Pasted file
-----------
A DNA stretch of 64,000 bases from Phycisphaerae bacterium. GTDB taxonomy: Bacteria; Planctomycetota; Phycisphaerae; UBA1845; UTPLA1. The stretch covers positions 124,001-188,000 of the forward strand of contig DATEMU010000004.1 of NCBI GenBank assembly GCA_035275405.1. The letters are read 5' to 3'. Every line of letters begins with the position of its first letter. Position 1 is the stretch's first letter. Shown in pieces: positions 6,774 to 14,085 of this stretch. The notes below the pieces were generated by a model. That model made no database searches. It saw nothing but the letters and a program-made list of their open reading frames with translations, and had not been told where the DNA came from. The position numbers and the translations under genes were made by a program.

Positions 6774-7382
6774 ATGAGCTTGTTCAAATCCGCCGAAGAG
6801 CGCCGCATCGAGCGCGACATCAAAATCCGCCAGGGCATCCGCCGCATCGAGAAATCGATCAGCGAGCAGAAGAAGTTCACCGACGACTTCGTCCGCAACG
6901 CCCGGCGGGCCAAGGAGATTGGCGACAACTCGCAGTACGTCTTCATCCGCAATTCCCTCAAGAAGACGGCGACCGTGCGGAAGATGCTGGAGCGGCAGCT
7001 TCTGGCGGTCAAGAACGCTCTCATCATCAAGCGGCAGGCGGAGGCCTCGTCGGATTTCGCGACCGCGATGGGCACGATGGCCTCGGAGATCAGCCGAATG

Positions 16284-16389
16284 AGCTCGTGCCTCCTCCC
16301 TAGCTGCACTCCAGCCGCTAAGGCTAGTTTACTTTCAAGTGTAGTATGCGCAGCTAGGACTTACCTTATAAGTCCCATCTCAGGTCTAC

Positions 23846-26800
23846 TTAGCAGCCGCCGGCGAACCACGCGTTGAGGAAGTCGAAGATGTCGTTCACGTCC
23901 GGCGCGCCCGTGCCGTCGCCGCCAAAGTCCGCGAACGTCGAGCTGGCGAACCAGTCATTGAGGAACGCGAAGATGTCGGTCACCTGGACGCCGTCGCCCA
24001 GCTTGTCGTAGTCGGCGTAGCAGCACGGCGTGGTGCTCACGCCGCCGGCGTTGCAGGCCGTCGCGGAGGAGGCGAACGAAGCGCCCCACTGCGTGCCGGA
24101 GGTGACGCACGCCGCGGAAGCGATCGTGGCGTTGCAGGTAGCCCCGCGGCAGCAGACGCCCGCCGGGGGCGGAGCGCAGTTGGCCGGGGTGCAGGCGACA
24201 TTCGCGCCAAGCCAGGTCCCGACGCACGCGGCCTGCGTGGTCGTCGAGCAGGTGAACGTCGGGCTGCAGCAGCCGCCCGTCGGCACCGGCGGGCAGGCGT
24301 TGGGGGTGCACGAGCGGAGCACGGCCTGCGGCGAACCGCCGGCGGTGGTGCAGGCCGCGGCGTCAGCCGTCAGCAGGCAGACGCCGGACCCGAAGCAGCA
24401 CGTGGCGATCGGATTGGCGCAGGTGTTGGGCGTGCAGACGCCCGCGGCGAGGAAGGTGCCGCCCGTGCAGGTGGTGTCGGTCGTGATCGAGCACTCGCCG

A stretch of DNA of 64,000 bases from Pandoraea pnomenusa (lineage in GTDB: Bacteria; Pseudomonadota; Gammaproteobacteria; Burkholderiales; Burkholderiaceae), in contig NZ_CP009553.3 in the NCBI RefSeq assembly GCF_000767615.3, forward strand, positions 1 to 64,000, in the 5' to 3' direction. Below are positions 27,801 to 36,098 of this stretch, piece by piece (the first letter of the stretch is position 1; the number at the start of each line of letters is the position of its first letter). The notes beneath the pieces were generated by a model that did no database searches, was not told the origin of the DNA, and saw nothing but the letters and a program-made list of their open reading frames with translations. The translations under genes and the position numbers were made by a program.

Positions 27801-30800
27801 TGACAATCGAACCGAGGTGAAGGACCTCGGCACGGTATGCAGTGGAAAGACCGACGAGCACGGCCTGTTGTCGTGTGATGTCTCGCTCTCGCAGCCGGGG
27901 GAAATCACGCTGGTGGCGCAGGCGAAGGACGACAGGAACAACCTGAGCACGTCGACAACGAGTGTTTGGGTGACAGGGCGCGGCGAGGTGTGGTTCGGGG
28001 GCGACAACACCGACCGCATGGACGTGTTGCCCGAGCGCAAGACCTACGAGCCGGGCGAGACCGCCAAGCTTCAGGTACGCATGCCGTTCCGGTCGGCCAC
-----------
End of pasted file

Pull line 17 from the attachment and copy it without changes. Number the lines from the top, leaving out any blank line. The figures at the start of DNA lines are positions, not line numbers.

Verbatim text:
24401 CGTGGCGATCGGATTGGCGCAGGTGTTGGGCGTGCAGACGCCCGCGGCGAGGAAGGTGCCGCCCGTGCAGGTGGTGTCGGTCGTGATCGAGCACTCGCCG